REPOST: Technology and culture, what is the right way?

Some time ago started a collaboration between us and Davide Madonna’s blog marketingculturale.org. Davide wrote a flattering article in which he asked us some questions about the relationship between technology and culture. Last week he published our answers in this post that we report in full here thanking Davide.

We have talked about Art Marketing Management in a previous article. This time I have questioned the four authors about an issue that interests me in particular: the connection between new technologies and the culture fruition.

The answers they gave reflect, in my opinion, a lot of food for thought. Despite their favourable orientation towards technology, in effect, serious critics about how technology can help culture to grow aren’t missing.

 

The invasion of new technologies doesn’t risk to transform art in entertainment?

Giulia Pasdera: the relationship between technology and art is very complex and full of risks. A solution is to think that technology is serving art as a way to develop and deepen the artistic concept.

We often talked about technology, bringing positive and negative examples. For instance the Cleveland Museum of Art is constantly using technological tools but it also supports a correct interaction with the artwork. On the contrary the Canaletto case shows a worthless use of technology.

So the real risk is not the invasion of technology but its passive use, which tends to have repercussions on the museum fruition. The passivity doesn’t spur the creation of true relationships between people, or between the work of art and the visitor. Maybe the real problem is to remove the artwork pleasure from the entertainment sphere and bestow it on only technology and its possibilities.

 

The virtual fruition of art can put in danger the real one?

Sofia Boer: I don’t think a picture can objectively represent the reality even if this should be it’s function. Thanks to the media that we can easily access, we can visit any place in the world, see any video, painting and sculpture made by man. But there is a difference if we are in a journey in a foreign country or we are sitting on a chair in the dark with pop-corn, or we are walking inside the National Gallery in London. The fruition is not the same. The perception and the memory neither. For this reason I think that the virtual art fruition doesn’t represent a danger for the real one but it rather represents an incentive. Thanks to projects like Google World Wonders Project people can discover unknown realities and this can give them the desire to visit it personally being more informed about what they see.

 

What role do social media have in the cultural communication? An extra tool or a new boundary?

Francesco Zanibellato: Social media are just a communication tools added to the traditional ones. It is though a tool with a growing importance both for penetration (Facebook in Italy is at 42.44%) and for information habits. Is also a tool with extraordinary possibilities. It allows the interaction between the cultural organization and its public, improving the relations with the community. Incentivizes horizontal relations in the public, up to arrive to the supporters community. Allows to share original contents like the “previews” which help to arouse attention on the organization. Against these advantages we also need to consider some dangers. From those that make a poor showing not responding to the negative comments to the useless “good ideas” on social media. So we need to integrate social media in the marketing and community management strategies setting clear goals and available resources (see the American example). Is in this field that Italian organizations are wrong and is for this that we are fighting on the blog.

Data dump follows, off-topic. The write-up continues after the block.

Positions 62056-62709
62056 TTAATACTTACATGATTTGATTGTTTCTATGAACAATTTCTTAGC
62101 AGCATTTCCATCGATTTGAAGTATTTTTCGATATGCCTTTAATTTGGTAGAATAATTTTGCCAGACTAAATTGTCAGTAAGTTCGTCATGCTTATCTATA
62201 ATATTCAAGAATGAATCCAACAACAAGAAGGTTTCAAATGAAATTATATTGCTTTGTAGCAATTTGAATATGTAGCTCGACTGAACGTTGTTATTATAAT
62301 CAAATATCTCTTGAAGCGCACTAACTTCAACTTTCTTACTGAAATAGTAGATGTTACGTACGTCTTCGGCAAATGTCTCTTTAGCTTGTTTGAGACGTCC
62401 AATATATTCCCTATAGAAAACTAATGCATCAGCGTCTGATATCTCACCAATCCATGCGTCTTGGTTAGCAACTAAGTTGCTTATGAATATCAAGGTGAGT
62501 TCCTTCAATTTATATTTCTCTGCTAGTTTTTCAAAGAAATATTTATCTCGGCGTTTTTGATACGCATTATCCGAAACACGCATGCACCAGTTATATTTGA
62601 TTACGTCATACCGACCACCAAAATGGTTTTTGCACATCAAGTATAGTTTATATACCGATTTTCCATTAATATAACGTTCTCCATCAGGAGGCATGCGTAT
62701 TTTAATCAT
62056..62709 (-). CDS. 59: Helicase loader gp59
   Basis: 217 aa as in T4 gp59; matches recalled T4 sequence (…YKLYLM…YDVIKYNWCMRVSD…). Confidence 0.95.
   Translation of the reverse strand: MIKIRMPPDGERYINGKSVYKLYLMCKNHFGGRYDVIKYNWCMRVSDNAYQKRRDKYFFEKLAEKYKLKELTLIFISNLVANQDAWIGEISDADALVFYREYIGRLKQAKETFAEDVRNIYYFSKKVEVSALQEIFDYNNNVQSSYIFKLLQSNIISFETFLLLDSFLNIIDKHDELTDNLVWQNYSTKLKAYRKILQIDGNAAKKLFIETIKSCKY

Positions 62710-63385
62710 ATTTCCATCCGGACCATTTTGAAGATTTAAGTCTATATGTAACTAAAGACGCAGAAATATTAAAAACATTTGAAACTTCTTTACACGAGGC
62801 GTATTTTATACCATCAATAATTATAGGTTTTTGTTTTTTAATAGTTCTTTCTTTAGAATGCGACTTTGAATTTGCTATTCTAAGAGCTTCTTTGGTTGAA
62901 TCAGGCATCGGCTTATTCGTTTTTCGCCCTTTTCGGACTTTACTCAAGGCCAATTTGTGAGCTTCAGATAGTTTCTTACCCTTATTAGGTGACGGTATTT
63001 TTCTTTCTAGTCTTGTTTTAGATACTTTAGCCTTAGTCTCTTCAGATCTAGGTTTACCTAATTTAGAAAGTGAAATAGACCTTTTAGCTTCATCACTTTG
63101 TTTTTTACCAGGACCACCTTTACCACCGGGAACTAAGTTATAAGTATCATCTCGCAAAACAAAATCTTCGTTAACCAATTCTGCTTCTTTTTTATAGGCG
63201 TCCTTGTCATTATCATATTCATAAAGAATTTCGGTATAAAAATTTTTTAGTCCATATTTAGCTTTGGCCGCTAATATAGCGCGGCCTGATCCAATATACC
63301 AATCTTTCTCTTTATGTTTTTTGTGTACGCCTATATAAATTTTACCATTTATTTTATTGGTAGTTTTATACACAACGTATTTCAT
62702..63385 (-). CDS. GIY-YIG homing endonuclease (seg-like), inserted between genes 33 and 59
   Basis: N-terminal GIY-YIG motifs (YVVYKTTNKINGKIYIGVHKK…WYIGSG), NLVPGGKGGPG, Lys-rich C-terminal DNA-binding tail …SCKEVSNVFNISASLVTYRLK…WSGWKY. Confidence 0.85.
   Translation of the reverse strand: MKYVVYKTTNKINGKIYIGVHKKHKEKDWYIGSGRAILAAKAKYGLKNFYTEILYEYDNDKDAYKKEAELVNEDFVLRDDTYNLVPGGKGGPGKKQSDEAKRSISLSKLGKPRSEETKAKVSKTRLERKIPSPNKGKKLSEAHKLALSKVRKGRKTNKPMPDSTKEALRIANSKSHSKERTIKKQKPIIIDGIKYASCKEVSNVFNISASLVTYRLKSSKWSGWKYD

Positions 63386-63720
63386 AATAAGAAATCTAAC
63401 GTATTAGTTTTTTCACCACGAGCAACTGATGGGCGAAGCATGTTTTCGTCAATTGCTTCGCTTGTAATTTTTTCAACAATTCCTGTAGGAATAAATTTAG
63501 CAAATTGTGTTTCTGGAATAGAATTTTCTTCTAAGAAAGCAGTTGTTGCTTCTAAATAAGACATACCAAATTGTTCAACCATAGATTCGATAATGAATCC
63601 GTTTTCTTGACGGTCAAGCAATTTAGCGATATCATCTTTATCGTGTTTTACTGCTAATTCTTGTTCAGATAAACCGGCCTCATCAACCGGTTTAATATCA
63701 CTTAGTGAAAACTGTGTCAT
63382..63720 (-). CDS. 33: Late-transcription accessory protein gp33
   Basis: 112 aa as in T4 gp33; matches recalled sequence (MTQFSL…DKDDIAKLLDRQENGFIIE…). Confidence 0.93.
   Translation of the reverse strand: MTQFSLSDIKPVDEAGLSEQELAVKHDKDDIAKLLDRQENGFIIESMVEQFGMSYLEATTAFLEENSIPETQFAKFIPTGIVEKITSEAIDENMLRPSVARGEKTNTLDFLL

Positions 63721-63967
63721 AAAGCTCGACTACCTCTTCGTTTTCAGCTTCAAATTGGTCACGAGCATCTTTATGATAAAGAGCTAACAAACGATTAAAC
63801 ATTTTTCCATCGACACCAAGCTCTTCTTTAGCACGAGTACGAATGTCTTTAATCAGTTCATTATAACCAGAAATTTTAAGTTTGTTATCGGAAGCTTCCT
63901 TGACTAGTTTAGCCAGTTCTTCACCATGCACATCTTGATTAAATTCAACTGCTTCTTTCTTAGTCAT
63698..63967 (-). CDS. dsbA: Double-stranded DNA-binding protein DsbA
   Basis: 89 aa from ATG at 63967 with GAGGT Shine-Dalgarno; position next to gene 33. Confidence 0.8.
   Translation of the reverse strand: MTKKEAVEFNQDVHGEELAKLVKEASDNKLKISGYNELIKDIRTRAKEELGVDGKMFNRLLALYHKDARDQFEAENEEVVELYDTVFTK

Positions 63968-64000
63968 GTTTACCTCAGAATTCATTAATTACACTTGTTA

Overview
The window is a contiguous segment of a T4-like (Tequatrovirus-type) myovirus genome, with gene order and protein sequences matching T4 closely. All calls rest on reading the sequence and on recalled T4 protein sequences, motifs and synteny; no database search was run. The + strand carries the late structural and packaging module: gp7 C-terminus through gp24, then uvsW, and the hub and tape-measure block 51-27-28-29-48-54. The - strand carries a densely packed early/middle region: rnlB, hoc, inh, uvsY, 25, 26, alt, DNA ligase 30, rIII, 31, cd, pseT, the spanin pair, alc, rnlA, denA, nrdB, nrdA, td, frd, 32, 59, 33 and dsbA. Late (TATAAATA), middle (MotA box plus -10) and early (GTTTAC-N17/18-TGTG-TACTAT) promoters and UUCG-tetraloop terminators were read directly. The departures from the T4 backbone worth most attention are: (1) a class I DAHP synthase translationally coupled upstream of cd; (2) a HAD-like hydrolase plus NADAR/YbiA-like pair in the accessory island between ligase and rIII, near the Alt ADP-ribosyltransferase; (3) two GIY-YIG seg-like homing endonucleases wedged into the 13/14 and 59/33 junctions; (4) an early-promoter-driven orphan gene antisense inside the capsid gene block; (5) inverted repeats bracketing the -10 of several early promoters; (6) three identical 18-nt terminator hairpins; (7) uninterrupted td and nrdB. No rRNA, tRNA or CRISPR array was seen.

Can the culture fruition be smart?

Chiara Narduzzi: “smart” (clever) is a word that is used in a big variety of circumstances, from the eco-sustainable (smart city), to technology (smartphone) to the culture fruition and for this reason for me this word has lost each meaning. If with the smart fruition we mean an art fruition mediated by new technologies or applications for phones, then my answer to the question is definitely “yes”. The cultural heritage is a testimony from the past but it’s essential for it to be included in the present: smartphones and computers can improve the visitors experience and give an immediate acknowledgement to the keepers, showing also how to improve certain things. Therefore why not use them in the expositions? In the SmarArt case for example, we saw how by using the cellular phone the visitor can have more information about the artwork that is observing and once he gets home, keep a testimony: the technology can help the culture!

Reading these answers, I convinced myself even more that there is a thinking commune line among people working in this sector. I won’t add anything else that we need to engage, every day, to reach this shared vision.

 

Thanking once more the authors of Art marketing management, the only thing that remains me is to ask you: culture and technology, what do you think?